Jack Thorne is very much hot property at the moment with recent hit Channel 4 dramas The Virtues, Kiri, and National Treasure each feeling like they have something vitally important to say on contemporary issues, not to mention the epically successful Harry Potter stage play among his numerous stage credits. He’s an incredibly talented writer but unfortunately I spent most of his latest play the end of history… struggling to find the point of it.
That’s not to say it’s a bad play – it’s well performed and directed, there’s some snappy lines and great performances from a strong cast. It is just… fine, and nothing more.
It’s 1997 in Newbury and leftie parents Sal and David wait to meet eldest son Carl’s new girlfriend Harriet for the first time, while their youngest Tom is being kept behind in detention for a rebellious act they’re proud of. Middle child Polly is back from Cambridge University for the occasion but spends most of the time trading barbed intellectual jibes with her father. All three children show signs of promise but, although undoubtedly loved, live in the shadow of socialist ideals from their parents.
Kate O’Flynn delivers a quirky and awkward Polly, constantly butting heads with David Morrisey as her father, and has some of the play’s best lines. Her sibling rivalry with Sam Swainsbury’s Carl is also fun to watch, as is the excruciating introduction of Harriet, played with brilliant embarrassment by Zoe Boyle. The normally excellent Lesley Sharp at times feels like she is forcing her character’s slight eccentricity, to the point we could almost see the punctuation marks on stage as she took on her scripted awkwardness. Thankfully this mellowed as the play wore on, but still felt a little out of step with the naturalism of the rest of the cast.
The play moves forward in the second act to 2007. The grown-ups have called a family meeting that has left the children concerned they’re close to losing a parent. Tom is still living at home having lost yet another job, Polly is a corporate lawyer sending nude pics to her boss, while there are obvious tensions in Carl’s marriage to Harriet, who has lost her embarrassment and is much more self-assured a decade on.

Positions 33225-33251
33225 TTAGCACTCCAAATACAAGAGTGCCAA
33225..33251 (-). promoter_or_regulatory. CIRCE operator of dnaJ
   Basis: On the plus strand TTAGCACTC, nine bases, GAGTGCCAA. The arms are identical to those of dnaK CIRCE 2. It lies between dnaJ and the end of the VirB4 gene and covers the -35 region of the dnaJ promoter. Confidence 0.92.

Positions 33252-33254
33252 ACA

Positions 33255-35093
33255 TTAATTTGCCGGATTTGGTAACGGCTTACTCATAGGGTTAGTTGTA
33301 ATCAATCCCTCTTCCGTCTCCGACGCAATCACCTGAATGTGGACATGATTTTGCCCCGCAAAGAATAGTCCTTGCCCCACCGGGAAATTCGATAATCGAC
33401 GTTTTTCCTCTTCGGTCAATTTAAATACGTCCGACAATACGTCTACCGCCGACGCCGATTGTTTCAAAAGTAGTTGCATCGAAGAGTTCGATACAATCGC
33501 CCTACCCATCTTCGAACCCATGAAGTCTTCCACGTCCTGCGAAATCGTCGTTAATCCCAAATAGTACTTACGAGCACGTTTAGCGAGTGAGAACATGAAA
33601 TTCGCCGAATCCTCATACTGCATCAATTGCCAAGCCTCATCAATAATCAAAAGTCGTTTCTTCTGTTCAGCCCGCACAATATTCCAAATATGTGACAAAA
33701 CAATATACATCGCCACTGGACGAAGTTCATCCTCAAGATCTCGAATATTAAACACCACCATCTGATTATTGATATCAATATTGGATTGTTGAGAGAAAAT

The reality of their coming together is that Sal and David want to announce the will has been altered so that any inheritance goes to various charities because, as Sal puts it, “Inherited wealth is a destabiliser, it damages those without and it doesn’t really help those with”. This proves a tipping point for Tom who does something so shocking that we could feel the family’s pain and panic all at once. Laurie Davidson is consistently devastating throughout as Tom and, along with O’Flynn, are the biggest successes of the production.
The calendar changes again and we skip forward to 2017 for the final act. The kitchen is barer now, a little less life in the house. John Tiffany’s direction is most dynamic in these act changes, a flurry of choreographed movements marking the passage of time as leaves of calendar pages are torn away, furniture is moved around and costumes are changed. But it’s not particularly interesting or new to watch – it’s a good way to show the progressing of time but there’s nothing memorable about how it was executed or anything noteworthy to pick up on.
Which sums up the play as a whole quite well. It’s an okay play with pretty standard direction on a fairly unremarkable set. I’m still unsure what Thorne was trying to say with the play – are we being warned to be careful about the ideals we place on our children? Or is it about the legacy we leave, or a reflection on the disappointment when our offspring don’t live up to expectations no matter how freethinking we claim to be?
I’m still not sure but unfortunately there isn’t enough substance to make me want to keep trying to figure it out. A good cast underserved by a funny script without much to say.